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Supporting Indigenous Midwifery

Published May 9, 2024

I want to share why I've decided to donate my next two mentorship program fees to support Campesina Womb Justice.  It's a decision that's been weighing on my heart, spurred by recent conversations about systemic oppression and intersectionality.

You see, this isn't just about a cause; it's about the intertwining of global history and my own story. It all started with a chat with a client I deeply respect. We've tackled tough stuff together, and they brought up Maria's beliefs—her fight against imperialism, her championing of indigenous rights, and her stand against the Israeli state.  It was a difficult conversation for both of us and made me realize that some context would be helpful here, especially since these issues can be so polarizing.

Maria's work first came into my life through a tight-knit group of moms, my doula, and my midwife. These moms and I have supported Campesina Womb Justice, offering up what we can to aid indigenous women farmworkers to care for their babies, children and themselves through the cycles of womanhood. Maria, an indigenous midwife herself, resonates deeply with me, especially given my own respect for the Amah Mutsun, indigenous people of this land I call home—an unseeded land, scarred by colonization.

But this isn't just about history—it's about the here and now. It's about the immigrant communities I grew up with in Echo Park, their struggles etched into my being. It's about the injustice glaring at us from the fields just miles away, where immigrant farm laborers work under conditions many can't even imagine. Supporting womb care for these women goes beyond basic necessities—it's about dignity, about ensuring they have what they need through pregnancy, birth, and beyond. It's about preventing needless tragedies, about standing up and saying, "This isn't right."

And then there's Gaza. Maria is headed there to lend her skills as a midwife to women in the midst of conflict—women facing starvation, displacement, and a lack of basic medical care. It breaks my heart that the main maternity hospital in Rafah stopped admitting women yesterday.  That the NICU there has over 70 babies and not enough ventilators to keep them all alive.  That starvation is now affecting birth weight and the infant mortality rate is skyrocketing.  I think about when my oldest son was in the NICU at Dominican and how by some fluke, some chance, I ended up being born in this country and able to have the resources to care for him.  I feel terrible holding my own 9 month old baby knowing what is happening on the other side of the world, what’s happening just miles from where I live.  If I were younger and not the mother of an infant, I would go to Gaza and help. When I was younger I went to Israel and to Jordan.  I lived in each place and learned what it was like to be a civilian in the midst of war.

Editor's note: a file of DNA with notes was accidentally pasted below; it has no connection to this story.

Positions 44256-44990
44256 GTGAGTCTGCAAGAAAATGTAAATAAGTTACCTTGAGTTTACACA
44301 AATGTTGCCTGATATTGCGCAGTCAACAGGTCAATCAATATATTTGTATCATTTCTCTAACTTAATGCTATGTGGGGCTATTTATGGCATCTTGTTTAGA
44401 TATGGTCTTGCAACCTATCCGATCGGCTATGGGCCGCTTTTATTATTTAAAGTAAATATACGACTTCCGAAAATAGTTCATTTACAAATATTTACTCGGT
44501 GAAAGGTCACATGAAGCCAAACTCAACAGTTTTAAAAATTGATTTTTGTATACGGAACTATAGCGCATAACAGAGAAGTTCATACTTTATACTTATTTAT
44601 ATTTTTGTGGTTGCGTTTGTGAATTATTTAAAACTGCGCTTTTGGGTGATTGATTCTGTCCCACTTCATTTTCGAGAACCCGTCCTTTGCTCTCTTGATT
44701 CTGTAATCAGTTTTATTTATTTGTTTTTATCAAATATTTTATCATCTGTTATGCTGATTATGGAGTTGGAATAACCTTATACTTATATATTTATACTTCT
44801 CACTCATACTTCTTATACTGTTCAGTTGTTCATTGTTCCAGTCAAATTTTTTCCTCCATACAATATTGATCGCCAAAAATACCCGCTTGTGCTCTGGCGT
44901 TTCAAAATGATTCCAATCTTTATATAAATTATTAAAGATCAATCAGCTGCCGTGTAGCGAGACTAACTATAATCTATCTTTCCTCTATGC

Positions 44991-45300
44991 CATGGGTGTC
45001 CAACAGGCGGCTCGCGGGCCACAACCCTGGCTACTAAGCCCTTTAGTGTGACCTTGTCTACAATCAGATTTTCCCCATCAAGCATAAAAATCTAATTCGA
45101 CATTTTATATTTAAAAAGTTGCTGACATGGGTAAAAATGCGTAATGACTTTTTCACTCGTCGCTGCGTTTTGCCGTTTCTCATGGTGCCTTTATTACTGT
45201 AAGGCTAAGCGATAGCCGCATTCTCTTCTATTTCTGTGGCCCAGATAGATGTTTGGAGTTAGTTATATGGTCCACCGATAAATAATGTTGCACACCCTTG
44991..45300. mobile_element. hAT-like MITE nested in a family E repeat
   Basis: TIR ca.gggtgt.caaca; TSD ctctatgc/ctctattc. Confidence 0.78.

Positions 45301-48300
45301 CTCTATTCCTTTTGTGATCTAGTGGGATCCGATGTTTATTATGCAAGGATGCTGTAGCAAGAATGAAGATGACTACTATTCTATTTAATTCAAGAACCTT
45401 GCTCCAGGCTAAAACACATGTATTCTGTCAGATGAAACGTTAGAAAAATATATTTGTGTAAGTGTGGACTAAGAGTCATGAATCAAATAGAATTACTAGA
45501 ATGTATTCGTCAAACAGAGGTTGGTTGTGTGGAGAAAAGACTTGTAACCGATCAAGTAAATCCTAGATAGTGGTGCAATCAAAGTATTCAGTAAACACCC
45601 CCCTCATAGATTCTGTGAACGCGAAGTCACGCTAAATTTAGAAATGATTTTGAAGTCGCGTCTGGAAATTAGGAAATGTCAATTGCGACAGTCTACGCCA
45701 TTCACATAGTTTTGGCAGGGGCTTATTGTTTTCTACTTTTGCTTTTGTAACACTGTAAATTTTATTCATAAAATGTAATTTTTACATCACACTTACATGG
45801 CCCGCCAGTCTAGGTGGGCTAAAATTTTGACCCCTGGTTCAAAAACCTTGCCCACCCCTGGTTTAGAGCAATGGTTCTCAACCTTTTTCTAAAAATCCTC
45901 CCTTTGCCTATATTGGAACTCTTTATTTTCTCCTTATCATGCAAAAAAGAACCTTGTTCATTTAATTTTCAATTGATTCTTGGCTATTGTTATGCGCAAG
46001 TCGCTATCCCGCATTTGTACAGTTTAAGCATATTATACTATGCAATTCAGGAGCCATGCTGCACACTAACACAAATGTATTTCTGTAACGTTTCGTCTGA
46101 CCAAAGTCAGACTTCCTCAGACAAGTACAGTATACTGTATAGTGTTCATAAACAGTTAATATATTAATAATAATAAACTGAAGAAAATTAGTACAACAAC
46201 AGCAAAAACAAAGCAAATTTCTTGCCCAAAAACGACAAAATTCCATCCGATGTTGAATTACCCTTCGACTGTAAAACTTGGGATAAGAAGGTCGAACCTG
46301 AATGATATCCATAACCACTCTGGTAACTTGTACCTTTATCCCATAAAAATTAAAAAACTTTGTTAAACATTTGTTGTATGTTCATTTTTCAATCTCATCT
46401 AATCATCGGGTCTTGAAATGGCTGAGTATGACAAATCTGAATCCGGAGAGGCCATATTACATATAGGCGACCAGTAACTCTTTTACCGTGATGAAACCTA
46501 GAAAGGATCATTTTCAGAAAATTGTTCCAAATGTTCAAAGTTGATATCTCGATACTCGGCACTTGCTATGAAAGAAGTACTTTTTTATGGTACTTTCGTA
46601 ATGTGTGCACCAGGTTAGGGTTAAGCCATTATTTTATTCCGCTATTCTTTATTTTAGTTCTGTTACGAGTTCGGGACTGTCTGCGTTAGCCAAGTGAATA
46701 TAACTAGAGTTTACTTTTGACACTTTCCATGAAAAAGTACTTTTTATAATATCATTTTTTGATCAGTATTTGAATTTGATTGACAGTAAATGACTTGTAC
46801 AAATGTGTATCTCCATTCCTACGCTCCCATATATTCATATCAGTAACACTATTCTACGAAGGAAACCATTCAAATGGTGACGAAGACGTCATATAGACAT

We're living in turbulent times, with conflicts raging in Gaza, Sudan, Ukraine, and beyond. It's a wake-up call, a reminder that we can't sit idly by while others suffer. For me, this is about choosing to support those who are under the thumb of the systems of oppression.  So, donating to Campesina Womb Justice feels like the most genuine way I can make a difference, a way to show solidarity with Maria, with indigenous communities, and with women & children everywhere facing injustice.

It's not about grand gestures or lofty ideals—it's about mutual aid - doing what I can, with what I have, to give Maria what she needs to keep helping the women and children who need her help the most.

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